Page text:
We continue to believe that commodities as well as stocks will continue declining throughout the rest of this year and into 2009. We also expect the leaders of this country to do whatever they can to bring a halt to the deflationary bear market we anticipate. They have already lowered interest rates to levels well below our trading partners.
They came up with "liquidity auctions" which, in essence, were nothing more than substituting our Treasury securities for toxic paper. These auctions were expanded, extended, and were opened up to institutions that were, in the past, not even regulated by the Fed. Furthermore, they bailed out one of the most prestigious investment banks on Wall Street when Bear Stearns was "on the ropes". The bail out of Fannie Mae and Freddie Mac was the latest in the lengthy process of dealing with the "deflation" we have been predicting for some time. This will not stop! We will see "competitive devaluations" and "beggar-thy-neighbor" policies next. There will be a race to lower interest rates by central bankers all over the world. New Zealand lowered their rates .5% to 7.5% today and Australia will be next followed by the ECB and then the U.S. before the year is out. This subject will be discussed in more detail in next week's comment.
Wouldn't you think that after all the past failures of government intervention that the market would actually decline right after the announcements rather than rally for a few days or weeks thinking that the intervention will "save the day". We had a 10% rally on January 23rd of this year that lasted one week. This rally occurred on speculation of a government plan to bail out bond insurers and a surprise 0.75 percentage point Fed rate cut. Another rally of 14.5% that started on March 17th and lasted two months (Bear Stearns bail out), and another that started on July 15th lasted about one month and rose 9.5% (rumors of FNM & FRE bail out). All of these rallies were in response to rate reductions and rumors of potential bail outs and/or actual bail outs by the government (one also coincided with Jim Cramer calling for a market bottom). This week the market bottomed at 1217 before rising to 1275 after the Fannie Mae and Freddie Mac bailout by the government. This time the rally lasted just one day and only rose 4.5%. At least we are learning, slowly but surely, that government interventions are not the elixir that many investors thought they were.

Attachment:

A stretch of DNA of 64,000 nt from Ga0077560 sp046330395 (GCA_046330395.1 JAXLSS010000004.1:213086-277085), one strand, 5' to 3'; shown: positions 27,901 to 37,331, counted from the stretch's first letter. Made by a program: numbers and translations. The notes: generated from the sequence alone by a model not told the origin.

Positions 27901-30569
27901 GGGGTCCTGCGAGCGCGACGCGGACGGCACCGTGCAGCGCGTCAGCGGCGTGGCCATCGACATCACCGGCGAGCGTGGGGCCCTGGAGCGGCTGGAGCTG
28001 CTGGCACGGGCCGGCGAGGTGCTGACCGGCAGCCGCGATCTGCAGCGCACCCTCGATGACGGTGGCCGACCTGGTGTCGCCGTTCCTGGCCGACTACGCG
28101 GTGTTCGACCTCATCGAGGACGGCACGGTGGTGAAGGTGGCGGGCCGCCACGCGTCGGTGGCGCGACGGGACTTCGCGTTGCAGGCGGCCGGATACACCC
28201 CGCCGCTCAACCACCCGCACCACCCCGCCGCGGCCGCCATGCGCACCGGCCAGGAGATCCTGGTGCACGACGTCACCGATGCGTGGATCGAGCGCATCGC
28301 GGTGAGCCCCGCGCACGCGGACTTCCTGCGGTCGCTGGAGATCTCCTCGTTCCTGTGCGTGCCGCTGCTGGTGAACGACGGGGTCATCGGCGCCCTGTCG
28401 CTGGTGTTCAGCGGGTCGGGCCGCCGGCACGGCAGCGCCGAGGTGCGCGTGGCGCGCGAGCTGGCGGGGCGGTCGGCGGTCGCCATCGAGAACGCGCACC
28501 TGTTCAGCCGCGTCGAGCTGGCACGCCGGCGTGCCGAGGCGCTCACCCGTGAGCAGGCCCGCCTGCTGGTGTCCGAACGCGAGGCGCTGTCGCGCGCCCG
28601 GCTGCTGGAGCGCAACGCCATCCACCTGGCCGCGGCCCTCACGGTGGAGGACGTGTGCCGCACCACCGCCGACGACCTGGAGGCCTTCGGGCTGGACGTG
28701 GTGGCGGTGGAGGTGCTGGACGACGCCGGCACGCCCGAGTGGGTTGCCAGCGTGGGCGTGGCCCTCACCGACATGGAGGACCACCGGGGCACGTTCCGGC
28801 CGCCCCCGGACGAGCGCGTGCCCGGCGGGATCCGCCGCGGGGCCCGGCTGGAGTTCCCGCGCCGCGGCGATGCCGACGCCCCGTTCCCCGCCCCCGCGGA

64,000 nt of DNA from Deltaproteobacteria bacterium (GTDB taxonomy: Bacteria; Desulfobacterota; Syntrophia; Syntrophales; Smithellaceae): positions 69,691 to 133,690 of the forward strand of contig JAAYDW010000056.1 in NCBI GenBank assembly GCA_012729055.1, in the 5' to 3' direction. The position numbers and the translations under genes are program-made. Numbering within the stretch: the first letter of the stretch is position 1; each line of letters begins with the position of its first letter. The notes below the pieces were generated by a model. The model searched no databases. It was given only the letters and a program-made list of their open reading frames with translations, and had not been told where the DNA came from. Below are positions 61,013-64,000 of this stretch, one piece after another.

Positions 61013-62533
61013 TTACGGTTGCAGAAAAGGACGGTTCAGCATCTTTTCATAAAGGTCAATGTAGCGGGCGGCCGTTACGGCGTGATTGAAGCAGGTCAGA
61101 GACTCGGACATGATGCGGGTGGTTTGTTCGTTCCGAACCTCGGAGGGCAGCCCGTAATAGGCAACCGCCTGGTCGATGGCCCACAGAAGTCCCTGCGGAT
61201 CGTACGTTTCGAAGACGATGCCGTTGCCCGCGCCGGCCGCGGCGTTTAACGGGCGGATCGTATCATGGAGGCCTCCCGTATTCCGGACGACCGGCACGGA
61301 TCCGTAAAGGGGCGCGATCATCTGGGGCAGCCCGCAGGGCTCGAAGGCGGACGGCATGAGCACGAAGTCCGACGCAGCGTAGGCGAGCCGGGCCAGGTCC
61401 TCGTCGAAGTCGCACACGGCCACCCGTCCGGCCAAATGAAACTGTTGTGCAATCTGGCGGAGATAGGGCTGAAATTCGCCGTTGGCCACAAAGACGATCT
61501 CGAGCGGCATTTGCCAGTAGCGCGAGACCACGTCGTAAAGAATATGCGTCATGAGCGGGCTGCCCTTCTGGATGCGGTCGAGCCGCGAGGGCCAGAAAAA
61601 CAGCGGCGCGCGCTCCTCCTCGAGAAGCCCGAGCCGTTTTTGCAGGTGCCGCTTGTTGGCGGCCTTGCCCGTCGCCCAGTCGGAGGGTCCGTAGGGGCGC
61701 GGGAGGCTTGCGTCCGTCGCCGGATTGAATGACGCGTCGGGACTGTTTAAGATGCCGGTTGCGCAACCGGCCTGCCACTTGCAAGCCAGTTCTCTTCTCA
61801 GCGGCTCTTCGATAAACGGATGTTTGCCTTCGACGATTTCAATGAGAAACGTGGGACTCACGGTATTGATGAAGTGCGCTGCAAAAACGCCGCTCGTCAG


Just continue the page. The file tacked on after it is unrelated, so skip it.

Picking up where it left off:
This bailout could actually backfire on the Treasury Department. The total government debt was about $9.5 trillion before this bailout if you don't count the promises made on Medicare, Medicaid, and Social Security (these promises unless they are reneged upon will skyrocket the debt). But now, by taking on the debt of FNM and FRE the total government debt rises by about 50% and if that causes interest rates to rise on government debt, what happens to the other debt instruments in this country. There is over $50 trillion of total debt in this county and if our leaders try to lower rates as we expect on Fed Funds and Treasuries the interest rate spreads will widen considerably. Immediately after the latest bail out this week the credit spreads soared. This is indicative of real trouble in the near future.
Alan Greenspan was interviewed on CNBC this week promoting his book that just went into paperback form. We happen to believe that Greenspan was probably more instrumental in the mess we find ourselves immersed in presently than even George W. We have two special reports on the left side of our website that deal with this subject. The first is titled "How We Got Into This Mess" and the second "How We Can Get Out of This Mess". You will find Greenspan prominently displayed in the first report. Mr. Greenspan stated this week, "that the only thing that can turn this economy around is for housing prices to stabilize and then rise". He happens to be correct in that assessment, but we suspect he believes this will occur a lot sooner than we do. He should have thought about that before dropping Fed Funds down to 1% from 5.25% at the beginning of this century (and keeping them there for a year). And as he lowered rates he encouraged inappropriate prospective homeowners to buy homes with complicated debt instruments such as adjustable rate mortgages.
The bottom line is that government bailouts will not work in the long run and we are convinced the S&P 500 will not rise above their 200 day moving average. When it breaks down below the low of 1200 reached in July we believe the third stage of the bear market "fear and capitulation" will commence.